[0034] According to the invention, the middle tier is implemented in its entirety in the microkernel. The servers implement the services of the system. The message of a client from the first layer is sent to a root component of the microkernel of the second layer, which then forwards the message to a processing component. Preferably, the microkernel of the second layer includes multiple subsystems which, in turn, are subdivided into one or more components. This leads advantageously to a high degree of modularity and makes the system flexible to the extent that the service provided by a server can be distributed over a number of components without there being an increase in the address administration overhead.

[0035] An advantage can also be seen in the fact that services or service servers can also be removed, modified or added during operation, and that old application code can be integrated into the system without restrictions.

[0036] An advantage lies in the transparent inter-module communication. As a result of the specification of an interface according to the invention, a participating developer, for example, does not need to be concerned with the communication with other modules. The cross-tier platform is the specification of the messages. This is oriented toward colloquial language and requires no additional knowledge.

[0037] An important point is the use of asynchronicity in the inter-communication, without the need to rely on callbacks. These represent an error-prone area, for which, moreover, in-depth knowledge and complicated development tools are required.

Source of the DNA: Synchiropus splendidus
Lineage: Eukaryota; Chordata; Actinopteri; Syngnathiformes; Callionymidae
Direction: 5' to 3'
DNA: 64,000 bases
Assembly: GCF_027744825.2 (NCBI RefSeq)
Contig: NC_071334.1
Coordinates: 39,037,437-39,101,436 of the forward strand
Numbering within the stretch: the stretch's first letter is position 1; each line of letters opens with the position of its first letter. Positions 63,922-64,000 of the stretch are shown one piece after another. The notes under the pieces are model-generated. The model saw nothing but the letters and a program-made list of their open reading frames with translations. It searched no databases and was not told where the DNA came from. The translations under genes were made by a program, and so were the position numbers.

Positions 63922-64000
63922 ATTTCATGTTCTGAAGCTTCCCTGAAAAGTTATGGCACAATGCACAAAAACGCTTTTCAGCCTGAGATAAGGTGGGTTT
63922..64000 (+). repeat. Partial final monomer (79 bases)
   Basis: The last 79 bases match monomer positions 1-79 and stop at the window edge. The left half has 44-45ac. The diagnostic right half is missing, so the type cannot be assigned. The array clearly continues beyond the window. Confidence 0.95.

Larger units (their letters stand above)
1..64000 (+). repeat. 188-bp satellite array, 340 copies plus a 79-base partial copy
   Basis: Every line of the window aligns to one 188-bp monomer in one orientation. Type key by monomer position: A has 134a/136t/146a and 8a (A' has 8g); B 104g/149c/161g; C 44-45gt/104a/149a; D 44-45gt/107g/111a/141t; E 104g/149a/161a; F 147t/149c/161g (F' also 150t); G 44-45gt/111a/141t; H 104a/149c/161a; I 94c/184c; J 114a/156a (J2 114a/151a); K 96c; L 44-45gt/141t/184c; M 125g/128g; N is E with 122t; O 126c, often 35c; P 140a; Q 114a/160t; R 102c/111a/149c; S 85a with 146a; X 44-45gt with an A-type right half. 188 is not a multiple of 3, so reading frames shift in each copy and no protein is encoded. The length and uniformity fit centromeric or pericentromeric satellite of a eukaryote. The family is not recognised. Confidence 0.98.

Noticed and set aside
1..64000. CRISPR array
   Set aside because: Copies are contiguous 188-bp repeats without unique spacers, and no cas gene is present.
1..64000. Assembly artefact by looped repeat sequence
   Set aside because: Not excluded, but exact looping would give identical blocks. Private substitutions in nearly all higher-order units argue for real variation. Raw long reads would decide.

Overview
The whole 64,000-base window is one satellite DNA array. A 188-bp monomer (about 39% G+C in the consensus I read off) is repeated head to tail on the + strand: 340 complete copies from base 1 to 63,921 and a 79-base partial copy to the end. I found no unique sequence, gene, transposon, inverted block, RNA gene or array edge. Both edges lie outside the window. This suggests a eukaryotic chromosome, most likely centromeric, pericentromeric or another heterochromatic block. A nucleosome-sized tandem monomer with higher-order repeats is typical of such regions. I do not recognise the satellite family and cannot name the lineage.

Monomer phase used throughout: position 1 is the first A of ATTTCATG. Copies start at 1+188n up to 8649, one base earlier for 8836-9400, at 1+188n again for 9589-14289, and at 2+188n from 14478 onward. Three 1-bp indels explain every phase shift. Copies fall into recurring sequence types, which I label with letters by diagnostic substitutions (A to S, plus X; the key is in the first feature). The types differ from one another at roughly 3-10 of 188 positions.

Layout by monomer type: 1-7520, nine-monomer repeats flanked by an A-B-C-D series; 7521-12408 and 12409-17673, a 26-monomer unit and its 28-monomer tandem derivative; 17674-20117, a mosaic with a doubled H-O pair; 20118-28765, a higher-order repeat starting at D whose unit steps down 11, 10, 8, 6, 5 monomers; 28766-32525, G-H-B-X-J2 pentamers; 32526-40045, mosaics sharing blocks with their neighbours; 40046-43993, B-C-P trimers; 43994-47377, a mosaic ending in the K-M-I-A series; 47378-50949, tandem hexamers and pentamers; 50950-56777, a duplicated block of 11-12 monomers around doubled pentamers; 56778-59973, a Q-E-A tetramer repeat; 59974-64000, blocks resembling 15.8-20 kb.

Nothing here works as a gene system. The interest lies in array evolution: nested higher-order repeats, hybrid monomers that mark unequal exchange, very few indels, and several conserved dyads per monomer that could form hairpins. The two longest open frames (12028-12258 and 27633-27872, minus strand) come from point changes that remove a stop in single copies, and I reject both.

[0038] Owing to the asynchronicity of the messages, many message-passing actions are possible simultaneously in order to increase the responsiveness of the system. However, this leads to the simultaneous calling of the components by different threads. Normally, these must be synchronized. Since only a reading query to the database, the so-called routing database, and the recopying of the arguments are carried out in the components of the second layer or in the so-called business logic components, no thread synchronization is necessary in this case. Only local function data belonging to a thread context is used. This permits the use of COM objects in the multi-threaded apartment (MTA) in Windows-based systems.

[0039] Since the message destination is already specified in the sending service server, no further point is involved in so far as the destination planning is concerned. It is possible from any server to initiate a communication between two other servers, as this information is copied transparently by the system along with the message.

[0040] The distribution capability and scalability of the multi-tier and microkernel approaches are improved by the late routing. Administrators can modify the distribution of the components across different servers at any time without requiring any knowledge of the inner workings of the service servers.

[0041] A further advantage of the message path lies in the potential use of identical commands for different service servers or with different data fields.

[0042] Over time new service servers can be added. These can then use the services of the other servers via the existing infrastructure without the developers being required to know the source texts in detail. By using the existing messages, they can integrate the new elements seamlessly into the overall system.

[0043] In a preferred embodiment of the invention, the mandatory interface specification in the form of a message is of the “string” type and is passed on by means of the arguments of the interface functions. A message is passed with the corresponding arguments of the function of the called interface being supplied by the caller. This means that from the viewpoint of the caller the message passing is completed in its entirety and terminated.